TPP = The “Problematic” Partnership or The “Progressive” Partnership?


By Ryoji Watanabe, News Writer, MC/MPA’12

On October 26 thousands of people, swinging colorful flags and following behind farming tractors, took to the streets of Tokyo to protest against the Trans-Pacific Partnership (TPP) agreement, a new free trade agreement negotiated among nine Asia-Pacific nations including the U.S. This populist movement was organized in anticipation of the November APEC Summit, where the Japanese government is expected to announce its intent to participate in TPP negotiations.

Japan is now standing at an important crossroads that it has not faced since the Meiji Restoration of 1868, which ended the country’s two and a half century policy of national isolation.  Today Japan is again faced with opening or closing itself to world trade. The U.S. first triggered the end of Japan’s national isolation 150 years ago, when U.S. Navy Commodore Matthew Calbraith Perry famously steamed into the port of Tokyo with a black-hulled steam frigate and threatened the shogunate to open Japan’s borders, or else. Once again, the U.S. is playing a big role in compelling Japan to open its markets up to imports – this time, not through “gunboat diplomacy” but with subtle pressure.

The increased U.S. interest in the Asia-Pacific region has been strongly affecting Japan’s trade policies in recent months.  At the APEC held in Hawaii on November 14th, 2011, President Barack Obama expressed the importance of the Asia-Pacific for the U.S. interests, saying, “This is the world’s fastest growing region; the Asia-Pacific is key to achieving my goal of doubling U.S. exports.” He referred to the U.S. as a fellow “Pacific nation.”

Despite the existence of an economic trade initiative spearheaded by the Association of Southeast Asian Nations (ASEAN) in Asia-Pacific – which does not include the U.S. as a member  – U.S. initiated TPP negotiations in the same region in 2008.  Today, TPP is considered an alternative path toward achieving Free Trade Area of the Asia-Pacific (FTAAP), a proposed free trade area among all APEC economies.  According to experts, the U.S. is promoting TPP out of fear that the integration of Asia Pacific countries under the leadership of ASEAN would lead to the effective exclusion of the U.S. from future FTAAP trade agreements.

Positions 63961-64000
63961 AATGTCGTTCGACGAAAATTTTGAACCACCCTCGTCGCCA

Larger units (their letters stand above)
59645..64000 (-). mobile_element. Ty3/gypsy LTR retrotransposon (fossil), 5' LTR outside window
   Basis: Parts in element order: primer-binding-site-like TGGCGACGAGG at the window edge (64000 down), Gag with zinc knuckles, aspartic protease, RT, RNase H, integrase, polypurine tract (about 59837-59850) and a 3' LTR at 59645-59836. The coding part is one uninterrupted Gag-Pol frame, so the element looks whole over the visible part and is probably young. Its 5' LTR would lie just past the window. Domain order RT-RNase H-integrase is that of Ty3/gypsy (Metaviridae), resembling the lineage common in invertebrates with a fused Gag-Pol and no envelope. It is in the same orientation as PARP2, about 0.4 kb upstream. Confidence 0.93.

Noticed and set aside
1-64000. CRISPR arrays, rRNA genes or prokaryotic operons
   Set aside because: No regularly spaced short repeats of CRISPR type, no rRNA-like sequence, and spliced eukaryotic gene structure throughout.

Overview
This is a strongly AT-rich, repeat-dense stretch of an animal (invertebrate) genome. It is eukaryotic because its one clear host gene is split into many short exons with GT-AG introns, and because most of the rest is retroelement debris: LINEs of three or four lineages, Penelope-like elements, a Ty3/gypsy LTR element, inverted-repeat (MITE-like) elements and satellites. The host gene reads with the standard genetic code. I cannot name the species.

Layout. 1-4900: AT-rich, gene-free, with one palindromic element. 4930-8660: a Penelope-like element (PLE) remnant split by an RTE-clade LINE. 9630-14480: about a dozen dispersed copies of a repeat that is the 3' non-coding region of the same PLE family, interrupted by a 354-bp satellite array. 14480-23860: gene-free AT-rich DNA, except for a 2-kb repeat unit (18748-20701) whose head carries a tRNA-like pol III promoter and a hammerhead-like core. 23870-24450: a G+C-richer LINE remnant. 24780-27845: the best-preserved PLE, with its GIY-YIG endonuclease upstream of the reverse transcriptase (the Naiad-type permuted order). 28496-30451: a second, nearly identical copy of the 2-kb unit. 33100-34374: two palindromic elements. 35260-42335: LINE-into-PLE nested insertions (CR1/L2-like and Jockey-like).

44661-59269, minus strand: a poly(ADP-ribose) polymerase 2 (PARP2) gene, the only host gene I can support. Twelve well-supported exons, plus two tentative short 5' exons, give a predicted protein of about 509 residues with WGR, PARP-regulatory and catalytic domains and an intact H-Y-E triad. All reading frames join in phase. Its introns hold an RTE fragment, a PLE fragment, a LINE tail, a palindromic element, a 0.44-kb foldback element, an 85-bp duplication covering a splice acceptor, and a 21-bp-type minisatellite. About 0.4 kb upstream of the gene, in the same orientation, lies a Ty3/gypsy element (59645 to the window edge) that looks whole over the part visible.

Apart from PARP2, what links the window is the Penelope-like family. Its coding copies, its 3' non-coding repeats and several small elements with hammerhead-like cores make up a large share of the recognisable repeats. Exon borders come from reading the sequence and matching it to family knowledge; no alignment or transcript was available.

Maki Yamamoto, an MPP’12 student who flew to Hawaii from Boston in early November to attend the APEC as a diplomat from the Japanese Ministry of Foreign Affairs, commented, “TPP was indeed one of the featured topics at APEC.  I observed the U.S.’s strong leadership and willingness to engage in the Asia-Pacific.”

Considering the increasing importance ascribed to TPP by the U.S., Japanese leadership is finding that it has no choice but to engage in the TPP negotiation.  However, TPP is problematic for Japan considering its “high quality” stipulation, which limits the number of products that are exempt from tariff elimination, and other provisions that do not square with Japan’s domestic industries, such as healthcare.  With the country still in the process of recovery from the March 2011 earthquake and tsunami – particularly in the northern part of Japan, where rice farms were hit particularly hard – many farmers and some politicians are voicing concerns over TPP.  They argue that Japan will once again face many of the same economic problems that it did when Commodore Perry forced Japan to sign a lopsided agreement in 1868.

Will history repeat itself?  Will Japan suffer from bringing down trade barriers and see the destruction of its domestic agriculture capabilities?

It is essential to see Japan from a bird’s eyes view.  Despite the government’s policy of protectionism, Japan’s agriculture only accounts for 1% of the country’s GDP and 3% of its labor force.  Many argue that Japan’s agriculture is dragging down Japan’s economy by slowing down the free trade agreements that will increase its exports of high-tech products and services, markets where Japan has a competitive advantage.  At the present time, Japan imposes an import tariff of 778% for rice, the most important staple of the nation, and 1,706% for devil’s tongue, a specialty item in Japanese cuisine.

Politics plays a huge role in this.  In February 2011, Seiji Maehara, a former Foreign Minister of Japan, blamed political considerations for the shockingly high tariff on devil’s tongue; he pointed to the fact that several past Prime Ministers were from Gunma prefecture, where devil’s tongue is produced.  The high retail price of Japanese rice has allowed small-scale farmers to continue producing rice in a way that has undermined Japanese rice competitiveness compared to the rest of the world.

During the 1980s, there were incidents of “Japan ‘BASHING’” when the country was attacked for its surge in exports.  Today, however, the problem is more one of “Japan ‘PASSING’”, where countries are passing over Japan and reaching out to the increasingly attractive Chinese markets.  In order for Japan to remain a prominent and viable economic force not only in Asia-Pacific markets but in world markets as well, the country must open its doors.

With the recent, aggressive interest of the U.S. in Asia-Pacific integration, the whole dynamic has changed.  ASEAN countries, too, have now begun to step up the pressure on Japan.  Just like samurais could not keep Japan from closing itself forever, modern Japan cannot sustain its current trading policy.  TPP seems problematic and controversial in the short run, but with competition between the U.S. and ASEAN countries coming to a head, Japan now has a golden opportunity to negotiate a progressive approach for its future economic prosperity.

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